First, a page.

April 3, 2006
For more information contact:
Ruth Ehresman 314-504-3616 or
Lise Bernstein 314-542-2269
FOR IMMEDIATE RELEASE
Federal House Budget Plan Threatens
Health Care Coverage for Missouri’s Low-Income Children
St. Louis, Missouri – The five-year budget plan approved March 29 by the House Budget
Committee fails to include funding needed to prevent children and parents in low-income
working families from losing health coverage said Ruth Ehresman, Director of Health and
Budgetary Policy for the Missouri Budget Project.
“Missouri is one of 17 states slated to experience a shortfall in the State Children’s Health
Insurance Program next year. It is critical that funding be restored to enable Missouri to
continue serving children currently insured through SCHIP,” Ehresman said. “Without
additional SCHIP funding next year, the number of uninsured children in Missouri may well rise.
Children and low-income Missourians were hit hard by Missouri’s budget cuts last year. This
House budget proposal will inflict additional harm.”
The funding not included in the House budget was requested by the President, and was
included in the Senate budget proposal. This funding would plug a 2007 shortfall in SCHIP and
extend the component of Medicaid that continues health coverage for up to a year for families
that work their way off welfare.
The five-year budget plan approved by the House is “badly out of step with Americans’ wishes
and needs,” Ehresman said. She said Missouri Representative Jo Ann Emerson, along with 22
other moderate Republicans, signed a letter to the Speaker of the House indicating their “strong
reservations voting for any budget that would result in real cuts in a number of programs.”
“We commend Congresswoman Emerson for her stand and appreciate her firm position on this
important issue,” Ehresman said.
“Missourians want a federal budget that is fair and that shows fiscal responsibility. They are
concerned about our country’s growing deficits and they don’t want more unaffordable tax cuts
that lead to cuts in critical government services and higher deficits that weaken our economy,”
Ehresman said. “The House budget plan shows that leaders haven’t heard these messages, so it’s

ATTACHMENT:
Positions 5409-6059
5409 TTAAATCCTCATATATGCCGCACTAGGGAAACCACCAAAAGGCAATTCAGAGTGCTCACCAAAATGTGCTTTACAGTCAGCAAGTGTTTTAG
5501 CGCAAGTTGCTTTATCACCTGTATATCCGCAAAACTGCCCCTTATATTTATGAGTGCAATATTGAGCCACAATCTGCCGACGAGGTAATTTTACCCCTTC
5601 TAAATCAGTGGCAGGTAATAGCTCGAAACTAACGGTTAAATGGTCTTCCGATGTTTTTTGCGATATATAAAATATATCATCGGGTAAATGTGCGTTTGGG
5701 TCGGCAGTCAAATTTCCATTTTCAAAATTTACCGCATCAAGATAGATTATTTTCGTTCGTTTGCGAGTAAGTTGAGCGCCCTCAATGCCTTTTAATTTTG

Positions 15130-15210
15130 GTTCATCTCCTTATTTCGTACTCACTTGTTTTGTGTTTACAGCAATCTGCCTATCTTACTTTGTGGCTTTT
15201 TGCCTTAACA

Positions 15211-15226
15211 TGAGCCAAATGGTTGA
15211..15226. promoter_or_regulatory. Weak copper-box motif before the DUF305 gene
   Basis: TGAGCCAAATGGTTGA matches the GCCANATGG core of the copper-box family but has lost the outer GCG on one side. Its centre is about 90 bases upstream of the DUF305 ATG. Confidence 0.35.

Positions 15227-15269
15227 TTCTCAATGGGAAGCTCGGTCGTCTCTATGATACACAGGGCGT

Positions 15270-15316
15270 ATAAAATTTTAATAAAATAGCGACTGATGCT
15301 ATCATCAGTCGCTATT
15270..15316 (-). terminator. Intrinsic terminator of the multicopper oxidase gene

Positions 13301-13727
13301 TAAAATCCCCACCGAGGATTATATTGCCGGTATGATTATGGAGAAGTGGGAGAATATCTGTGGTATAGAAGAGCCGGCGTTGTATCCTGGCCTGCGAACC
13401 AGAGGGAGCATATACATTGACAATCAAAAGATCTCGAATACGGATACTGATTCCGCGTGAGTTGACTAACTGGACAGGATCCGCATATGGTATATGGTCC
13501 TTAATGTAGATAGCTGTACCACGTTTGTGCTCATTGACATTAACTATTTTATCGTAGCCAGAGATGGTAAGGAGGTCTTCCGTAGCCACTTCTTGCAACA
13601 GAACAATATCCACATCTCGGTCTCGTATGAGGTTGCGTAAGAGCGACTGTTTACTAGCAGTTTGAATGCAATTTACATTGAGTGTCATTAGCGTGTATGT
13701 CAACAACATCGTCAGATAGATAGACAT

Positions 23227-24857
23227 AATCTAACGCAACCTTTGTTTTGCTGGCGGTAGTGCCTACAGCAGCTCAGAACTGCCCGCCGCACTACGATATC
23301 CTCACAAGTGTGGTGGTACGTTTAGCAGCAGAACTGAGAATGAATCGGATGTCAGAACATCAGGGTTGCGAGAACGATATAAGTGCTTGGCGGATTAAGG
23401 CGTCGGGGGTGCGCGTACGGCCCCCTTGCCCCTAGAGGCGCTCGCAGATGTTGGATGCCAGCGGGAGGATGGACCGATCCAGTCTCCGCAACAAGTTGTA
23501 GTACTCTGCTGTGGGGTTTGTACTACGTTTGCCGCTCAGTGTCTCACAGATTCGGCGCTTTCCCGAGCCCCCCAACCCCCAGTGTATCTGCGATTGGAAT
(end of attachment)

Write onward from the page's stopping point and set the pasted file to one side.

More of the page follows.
important that House members hear them as they consider this budget and decide to do what is
best for their communities and their constituents.”
The House budget plan shortchanges domestic discretionary programs, the part of the budget
that includes education, veterans’ medical care, law enforcement, transportation, environmental
protection, and medical research. It provides $9 billion less funding next year than is needed
simply to keep pace with inflation. This reduction means that services would have to be reduced
and/or fewer people would be served by these programs in coming years. In later years the
House proposal would cut this part of the budget by even larger amounts than the President’s
In addition to these short-term deficiencies, the House budget proposal would propel the
country into a deficit of at least an additional $256 billion over the next five year than if current
policies continued. This is due to more than $200 billion in tax cuts — most of which would go
to high-income households.
“Overall, the House budget plan would be more harmful than the President’s budget and the
budget plan recently approved by the Senate,” Ehresman said. “Over the next five years, the
House budget calls for even larger funding cuts in domestic discretionary programs than the
other two plans, so the resulting cuts in services likely would be even more severe and
The House budget plan would:
• Reduce funding for domestic discretionary programs. Funding would be cut by $9
billion in fiscal year 2007 and $169 billion over five years, compared to the 2006 funding
levels adjusted for inflation.
• Require cuts in entitlement programs. Of the $7 billion over five years in cuts that would
be required, some $4 billion would have to come from programs overseen by the Ways and
Means Committee. The committee’s programs include the Earned Income Tax Credit for
low-income workers, the Supplemental Security Income Program for low-income people
who are elderly or have a disability, child support assistance for low-income parents, and the
Social Services Block Grant, which helps fund a range of services for low-income, elderly,
and disabled individuals.
• Provide large, unpaid-for tax cuts, mostly for the wealthy. These tax cuts would likely
cost much more than the House’s estimate of $228 billion over the next five years, mostly
because the House’s estimate does not include the cost of extending relief from the
Alternative Minimum Tax (AMT) after 2006. If AMT relief were extended through 2011,
as virtually every lawmaker and analyst expects, the cost of the House tax cuts would more
• Increase the federal deficit by at least $256 billion over the next five years. The savings
from the program reductions in the House budget would be used not to reduce the deficit,
but instead to offset a portion of the plan’s tax cuts, as well as its increases in defense
spending. Overall, the House budget plan would increase the deficit over the next five years
by $256 billion compared to what deficits would be if current policy was left unchanged.
Moreover, the actual increase in the deficit under the House plan is likely to be much more
than $256 billion, because the House Budget Committee has understated the true price tag of
the tax cuts.
The Missouri Budget Project is a nonprofit, nonpartisan, statewide fiscal analysis organization
that informs the public about the states budgetary and tax policy options and their impact on